Richard Fry @ Higher Ground – Art Base
9:30pm, Tue 9 Mar 2010
After rushing from This Is A Play to Weights to Scaramouche Jones, it was great to have a couple of minutes’ respite before the next show; a few birthday hugs and handshakes from some of the Higher Ground regulars, a nice glass of red, and it’s all smiles and happiness. I’m feeling – unsurprisingly – a little weary, a little spent, so I get an espresso shot from the bar; as soon as it was in my hand, the ticket call came for Bully. Backpack on my shoulder, glass of red in one hand, coffee in the other, Irene and I descend to the Art Base, giggling. We take our seats in the front row, a bit of juggled drink-holding allows me to drop the backpack; still giggling, with a drink in each hand, I look forward to sipping from each in the next few minutes.
The house lights drop; the stage lights come up. And we’re sitting there staring at Richard Fry: stocky, bearded, but – most hauntingly – prone and helpless. He’s weeping uncontrollably; the lights catch the tears as they roll down his cheek. And it’s dead silent at first – we dare not breathe – but soon the sound of strangulated sobbing seeps out. It’s painful to watch, but impossible to look away…
I can’t remember the transition, but Richard Fry somehow gets from that astonishing start into the bulk of his monologue. And it’s about twenty minutes in, amidst the gruff rhymes that form Fry’s delivery, that I remember the two drinks in my hand… because his (character’s) story of growing up in an abusive household, discovering his sexuality, and the violence (both social and domestic) that he encountered as a gay man was utterly engrossing.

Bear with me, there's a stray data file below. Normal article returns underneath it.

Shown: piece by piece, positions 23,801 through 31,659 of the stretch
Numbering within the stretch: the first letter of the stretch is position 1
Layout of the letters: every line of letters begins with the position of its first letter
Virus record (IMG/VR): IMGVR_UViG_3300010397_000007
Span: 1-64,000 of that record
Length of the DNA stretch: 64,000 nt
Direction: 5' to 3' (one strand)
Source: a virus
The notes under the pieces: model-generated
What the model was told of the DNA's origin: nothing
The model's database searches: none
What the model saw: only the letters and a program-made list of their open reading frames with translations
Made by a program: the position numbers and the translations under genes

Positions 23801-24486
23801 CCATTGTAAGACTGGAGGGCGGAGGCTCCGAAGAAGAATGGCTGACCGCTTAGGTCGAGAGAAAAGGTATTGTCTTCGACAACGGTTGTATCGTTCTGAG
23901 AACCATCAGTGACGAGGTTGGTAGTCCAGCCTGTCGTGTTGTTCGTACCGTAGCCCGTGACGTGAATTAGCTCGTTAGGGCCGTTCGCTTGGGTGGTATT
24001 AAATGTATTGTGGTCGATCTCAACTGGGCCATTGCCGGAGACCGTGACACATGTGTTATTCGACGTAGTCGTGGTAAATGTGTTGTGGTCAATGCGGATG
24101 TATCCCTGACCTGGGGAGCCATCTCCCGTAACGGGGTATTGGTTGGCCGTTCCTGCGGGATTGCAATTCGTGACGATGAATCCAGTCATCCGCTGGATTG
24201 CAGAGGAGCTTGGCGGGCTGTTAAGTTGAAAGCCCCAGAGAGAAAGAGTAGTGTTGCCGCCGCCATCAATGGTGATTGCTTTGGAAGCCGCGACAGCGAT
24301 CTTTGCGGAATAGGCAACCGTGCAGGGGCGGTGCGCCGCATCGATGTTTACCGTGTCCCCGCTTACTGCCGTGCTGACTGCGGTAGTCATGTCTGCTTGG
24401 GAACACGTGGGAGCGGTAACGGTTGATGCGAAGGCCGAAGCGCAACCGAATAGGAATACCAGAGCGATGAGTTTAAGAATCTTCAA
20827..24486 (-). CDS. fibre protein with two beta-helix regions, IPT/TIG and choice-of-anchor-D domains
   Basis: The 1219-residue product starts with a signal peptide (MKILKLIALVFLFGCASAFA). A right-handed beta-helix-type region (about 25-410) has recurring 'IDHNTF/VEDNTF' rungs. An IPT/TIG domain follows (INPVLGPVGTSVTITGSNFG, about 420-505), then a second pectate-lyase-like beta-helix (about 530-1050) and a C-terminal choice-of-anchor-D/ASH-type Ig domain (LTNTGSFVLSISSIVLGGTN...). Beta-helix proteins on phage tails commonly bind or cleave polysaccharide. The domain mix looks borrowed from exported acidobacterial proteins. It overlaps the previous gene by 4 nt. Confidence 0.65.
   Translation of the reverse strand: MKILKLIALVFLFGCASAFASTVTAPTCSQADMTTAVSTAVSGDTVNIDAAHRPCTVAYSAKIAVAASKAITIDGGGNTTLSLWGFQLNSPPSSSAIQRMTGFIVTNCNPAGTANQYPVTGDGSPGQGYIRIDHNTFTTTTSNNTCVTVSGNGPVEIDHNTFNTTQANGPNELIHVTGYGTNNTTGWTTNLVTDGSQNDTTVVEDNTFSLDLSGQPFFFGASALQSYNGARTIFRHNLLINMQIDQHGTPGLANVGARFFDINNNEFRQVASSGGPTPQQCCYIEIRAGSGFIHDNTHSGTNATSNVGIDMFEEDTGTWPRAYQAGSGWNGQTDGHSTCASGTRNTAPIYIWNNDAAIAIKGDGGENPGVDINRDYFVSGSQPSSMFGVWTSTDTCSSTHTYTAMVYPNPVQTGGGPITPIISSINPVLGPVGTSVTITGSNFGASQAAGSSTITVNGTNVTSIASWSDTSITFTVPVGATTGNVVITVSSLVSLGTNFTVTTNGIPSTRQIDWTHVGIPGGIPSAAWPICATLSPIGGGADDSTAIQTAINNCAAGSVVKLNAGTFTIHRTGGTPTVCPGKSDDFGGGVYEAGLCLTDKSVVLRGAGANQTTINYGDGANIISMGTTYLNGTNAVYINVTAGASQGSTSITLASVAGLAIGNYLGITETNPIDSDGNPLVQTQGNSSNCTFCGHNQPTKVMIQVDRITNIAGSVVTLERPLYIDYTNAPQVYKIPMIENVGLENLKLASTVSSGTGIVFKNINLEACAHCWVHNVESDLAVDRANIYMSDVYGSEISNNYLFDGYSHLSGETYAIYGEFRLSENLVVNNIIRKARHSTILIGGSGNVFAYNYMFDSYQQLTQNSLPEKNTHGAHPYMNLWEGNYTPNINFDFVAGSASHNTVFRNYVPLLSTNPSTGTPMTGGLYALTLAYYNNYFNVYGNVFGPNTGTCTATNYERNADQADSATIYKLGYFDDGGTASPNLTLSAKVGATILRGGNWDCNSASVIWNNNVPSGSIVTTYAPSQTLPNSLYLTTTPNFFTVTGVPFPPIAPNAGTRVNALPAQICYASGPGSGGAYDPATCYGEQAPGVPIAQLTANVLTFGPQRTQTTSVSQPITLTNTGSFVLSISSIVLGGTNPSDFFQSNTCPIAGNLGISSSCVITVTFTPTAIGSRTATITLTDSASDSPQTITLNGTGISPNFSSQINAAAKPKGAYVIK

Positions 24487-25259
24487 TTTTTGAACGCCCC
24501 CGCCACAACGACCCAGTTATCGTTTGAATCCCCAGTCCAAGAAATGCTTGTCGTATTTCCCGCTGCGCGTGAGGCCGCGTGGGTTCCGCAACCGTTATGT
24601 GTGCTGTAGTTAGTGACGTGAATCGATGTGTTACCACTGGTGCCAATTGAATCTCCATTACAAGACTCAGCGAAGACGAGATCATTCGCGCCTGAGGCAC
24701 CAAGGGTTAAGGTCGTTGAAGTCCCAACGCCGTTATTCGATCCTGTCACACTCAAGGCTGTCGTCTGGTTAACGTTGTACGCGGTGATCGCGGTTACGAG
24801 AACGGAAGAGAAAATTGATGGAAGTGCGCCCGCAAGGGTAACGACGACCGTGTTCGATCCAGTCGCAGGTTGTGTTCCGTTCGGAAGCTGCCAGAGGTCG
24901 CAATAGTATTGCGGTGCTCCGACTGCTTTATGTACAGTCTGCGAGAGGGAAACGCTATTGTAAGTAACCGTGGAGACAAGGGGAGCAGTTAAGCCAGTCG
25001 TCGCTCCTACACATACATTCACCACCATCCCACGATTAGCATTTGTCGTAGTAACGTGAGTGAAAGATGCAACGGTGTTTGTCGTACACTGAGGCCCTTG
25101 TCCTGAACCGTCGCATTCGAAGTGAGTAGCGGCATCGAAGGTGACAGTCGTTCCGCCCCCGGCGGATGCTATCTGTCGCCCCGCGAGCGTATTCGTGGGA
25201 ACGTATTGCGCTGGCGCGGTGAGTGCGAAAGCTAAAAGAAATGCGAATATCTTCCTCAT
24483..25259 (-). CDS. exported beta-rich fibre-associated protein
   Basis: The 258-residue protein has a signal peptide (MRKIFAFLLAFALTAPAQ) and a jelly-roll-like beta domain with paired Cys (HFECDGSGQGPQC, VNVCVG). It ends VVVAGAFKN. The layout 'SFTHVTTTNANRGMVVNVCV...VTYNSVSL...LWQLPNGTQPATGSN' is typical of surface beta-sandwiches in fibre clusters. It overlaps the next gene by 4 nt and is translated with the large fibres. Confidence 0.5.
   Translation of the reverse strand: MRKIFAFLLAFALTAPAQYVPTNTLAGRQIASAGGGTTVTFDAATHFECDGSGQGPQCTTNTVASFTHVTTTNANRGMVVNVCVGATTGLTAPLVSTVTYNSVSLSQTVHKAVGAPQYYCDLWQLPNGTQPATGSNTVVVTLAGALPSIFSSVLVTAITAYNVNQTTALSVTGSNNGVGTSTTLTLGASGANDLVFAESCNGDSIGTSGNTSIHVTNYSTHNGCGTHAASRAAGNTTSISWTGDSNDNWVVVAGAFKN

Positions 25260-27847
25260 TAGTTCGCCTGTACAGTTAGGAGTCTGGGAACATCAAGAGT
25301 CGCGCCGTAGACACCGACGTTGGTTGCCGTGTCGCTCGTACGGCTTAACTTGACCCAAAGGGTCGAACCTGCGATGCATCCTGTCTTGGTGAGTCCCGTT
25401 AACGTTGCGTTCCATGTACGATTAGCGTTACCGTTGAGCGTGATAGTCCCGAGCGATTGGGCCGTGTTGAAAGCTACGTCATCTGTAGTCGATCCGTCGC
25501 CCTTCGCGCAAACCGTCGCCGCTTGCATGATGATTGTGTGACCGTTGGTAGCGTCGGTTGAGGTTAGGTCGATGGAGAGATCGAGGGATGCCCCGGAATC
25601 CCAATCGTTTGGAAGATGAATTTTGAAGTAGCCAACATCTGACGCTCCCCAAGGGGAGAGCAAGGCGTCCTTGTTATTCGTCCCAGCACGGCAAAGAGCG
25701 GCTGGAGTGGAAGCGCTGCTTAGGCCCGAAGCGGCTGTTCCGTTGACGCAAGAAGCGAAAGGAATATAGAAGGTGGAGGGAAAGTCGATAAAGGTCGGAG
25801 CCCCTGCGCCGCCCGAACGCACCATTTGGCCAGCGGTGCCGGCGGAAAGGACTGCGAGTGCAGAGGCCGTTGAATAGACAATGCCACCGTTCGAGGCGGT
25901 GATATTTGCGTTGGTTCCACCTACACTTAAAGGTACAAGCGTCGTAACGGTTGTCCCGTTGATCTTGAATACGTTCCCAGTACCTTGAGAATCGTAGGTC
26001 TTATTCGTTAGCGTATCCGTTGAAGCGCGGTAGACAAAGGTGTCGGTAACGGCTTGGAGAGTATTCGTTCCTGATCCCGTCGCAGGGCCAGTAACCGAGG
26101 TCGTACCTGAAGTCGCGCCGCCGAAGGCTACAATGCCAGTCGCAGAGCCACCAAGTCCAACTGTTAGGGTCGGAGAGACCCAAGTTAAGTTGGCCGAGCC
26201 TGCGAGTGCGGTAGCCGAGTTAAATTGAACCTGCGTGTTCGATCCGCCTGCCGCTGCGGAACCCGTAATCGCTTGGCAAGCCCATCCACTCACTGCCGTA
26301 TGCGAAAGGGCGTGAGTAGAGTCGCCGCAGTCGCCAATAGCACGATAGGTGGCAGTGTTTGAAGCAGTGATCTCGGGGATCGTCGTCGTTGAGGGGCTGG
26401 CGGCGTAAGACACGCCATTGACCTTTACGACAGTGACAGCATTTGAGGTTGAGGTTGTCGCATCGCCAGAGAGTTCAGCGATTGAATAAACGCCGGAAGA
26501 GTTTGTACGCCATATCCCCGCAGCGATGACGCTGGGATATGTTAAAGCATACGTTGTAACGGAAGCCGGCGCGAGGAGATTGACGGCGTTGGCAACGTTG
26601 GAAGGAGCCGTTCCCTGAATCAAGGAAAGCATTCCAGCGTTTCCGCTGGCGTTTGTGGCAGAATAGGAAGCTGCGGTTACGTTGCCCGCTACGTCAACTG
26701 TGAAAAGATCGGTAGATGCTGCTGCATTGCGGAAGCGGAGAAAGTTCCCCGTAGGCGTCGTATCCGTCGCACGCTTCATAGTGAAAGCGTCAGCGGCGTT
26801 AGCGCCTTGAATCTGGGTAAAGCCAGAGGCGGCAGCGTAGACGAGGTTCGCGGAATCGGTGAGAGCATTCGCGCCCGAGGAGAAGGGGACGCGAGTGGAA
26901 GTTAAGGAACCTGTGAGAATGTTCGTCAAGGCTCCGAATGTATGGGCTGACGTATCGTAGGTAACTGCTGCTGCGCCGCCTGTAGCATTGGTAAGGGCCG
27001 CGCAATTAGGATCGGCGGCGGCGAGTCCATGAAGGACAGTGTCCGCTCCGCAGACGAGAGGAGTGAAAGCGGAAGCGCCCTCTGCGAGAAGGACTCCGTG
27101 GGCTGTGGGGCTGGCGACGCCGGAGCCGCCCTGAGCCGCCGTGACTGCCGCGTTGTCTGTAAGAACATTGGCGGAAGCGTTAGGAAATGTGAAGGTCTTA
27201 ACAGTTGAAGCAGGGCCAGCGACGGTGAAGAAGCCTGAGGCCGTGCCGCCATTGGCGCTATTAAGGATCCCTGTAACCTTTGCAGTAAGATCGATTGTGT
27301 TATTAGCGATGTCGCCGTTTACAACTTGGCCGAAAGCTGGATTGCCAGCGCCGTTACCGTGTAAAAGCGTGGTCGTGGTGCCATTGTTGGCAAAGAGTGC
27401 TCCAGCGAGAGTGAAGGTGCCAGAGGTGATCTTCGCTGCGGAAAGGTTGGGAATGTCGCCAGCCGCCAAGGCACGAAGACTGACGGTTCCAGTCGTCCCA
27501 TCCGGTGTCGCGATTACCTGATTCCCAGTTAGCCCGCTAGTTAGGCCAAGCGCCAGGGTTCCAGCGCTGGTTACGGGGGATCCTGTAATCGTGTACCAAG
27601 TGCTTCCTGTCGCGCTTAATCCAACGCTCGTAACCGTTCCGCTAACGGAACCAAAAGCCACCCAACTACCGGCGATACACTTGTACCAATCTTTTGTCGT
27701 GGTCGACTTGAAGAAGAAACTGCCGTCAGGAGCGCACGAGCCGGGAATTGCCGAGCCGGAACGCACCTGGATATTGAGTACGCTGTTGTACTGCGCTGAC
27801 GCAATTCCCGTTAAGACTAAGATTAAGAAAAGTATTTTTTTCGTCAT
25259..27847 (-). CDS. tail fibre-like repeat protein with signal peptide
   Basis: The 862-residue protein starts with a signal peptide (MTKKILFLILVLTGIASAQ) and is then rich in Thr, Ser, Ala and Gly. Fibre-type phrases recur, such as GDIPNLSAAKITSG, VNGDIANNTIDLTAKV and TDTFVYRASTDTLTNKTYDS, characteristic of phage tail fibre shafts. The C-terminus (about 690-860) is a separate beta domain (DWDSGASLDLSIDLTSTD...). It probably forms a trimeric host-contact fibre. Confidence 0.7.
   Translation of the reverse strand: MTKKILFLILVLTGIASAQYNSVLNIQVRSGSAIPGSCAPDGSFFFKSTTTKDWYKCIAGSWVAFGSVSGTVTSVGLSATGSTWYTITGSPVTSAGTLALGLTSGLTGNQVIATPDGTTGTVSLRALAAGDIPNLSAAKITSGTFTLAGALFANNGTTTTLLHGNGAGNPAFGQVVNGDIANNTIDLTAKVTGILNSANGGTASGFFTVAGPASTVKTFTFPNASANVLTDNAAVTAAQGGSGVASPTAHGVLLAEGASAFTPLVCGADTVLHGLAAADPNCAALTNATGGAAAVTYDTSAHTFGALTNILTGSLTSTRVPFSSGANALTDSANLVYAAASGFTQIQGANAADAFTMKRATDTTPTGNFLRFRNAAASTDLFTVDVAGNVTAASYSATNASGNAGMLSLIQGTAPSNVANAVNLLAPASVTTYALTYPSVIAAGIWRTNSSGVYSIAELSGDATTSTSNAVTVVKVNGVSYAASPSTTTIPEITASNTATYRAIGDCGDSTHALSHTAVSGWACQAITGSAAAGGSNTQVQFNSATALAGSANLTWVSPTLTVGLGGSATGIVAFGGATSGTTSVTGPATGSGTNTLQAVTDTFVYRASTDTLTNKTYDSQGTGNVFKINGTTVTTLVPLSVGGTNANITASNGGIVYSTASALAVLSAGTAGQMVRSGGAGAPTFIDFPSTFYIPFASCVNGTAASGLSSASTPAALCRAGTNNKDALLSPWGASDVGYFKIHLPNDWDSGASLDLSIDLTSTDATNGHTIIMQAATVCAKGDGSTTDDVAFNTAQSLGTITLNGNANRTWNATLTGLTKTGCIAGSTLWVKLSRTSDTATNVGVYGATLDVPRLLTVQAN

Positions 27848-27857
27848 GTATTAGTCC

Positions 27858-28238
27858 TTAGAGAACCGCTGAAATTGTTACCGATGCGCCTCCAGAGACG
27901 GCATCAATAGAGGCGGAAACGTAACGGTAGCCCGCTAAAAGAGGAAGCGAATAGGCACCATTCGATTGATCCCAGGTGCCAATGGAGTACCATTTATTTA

Fry is absolutely fantastic: there’s something very rough and raw about his delivery, and it works perfectly with the irregular and occasionally awkward rhymes of his dialogue. His physical presence onstage is wonderful, too: one moment he can look timid and vulnerable, a doormat in his abusive relationship; the next, his rage is barely restrained, as the blunt responses befitting his upbringing clamber for release. The performance comes full circle, of course, leading us back to the reason for the tears, and as we madly applaud him at the end of the show (to the somewhat conflicted strains of Bucks Fizz), there was no denying the brutal power and simple honesty of the performance.
Irene and I managed to have a drink and chat with Fry later that evening; a nicer, more unassuming chap you’ll never meet. Of course, I had to ask if Bully was auto-biographical in any way; he laughed, pointed out he’d never been in prison, and slyly picked our brains for a critique of his performance. And I love meeting people like that; these gentle giants of theatre are fantastic to talk to, and I want nothing more for them to succeed at their craft.
Because when it comes off, as it did with Bully, the results are astounding.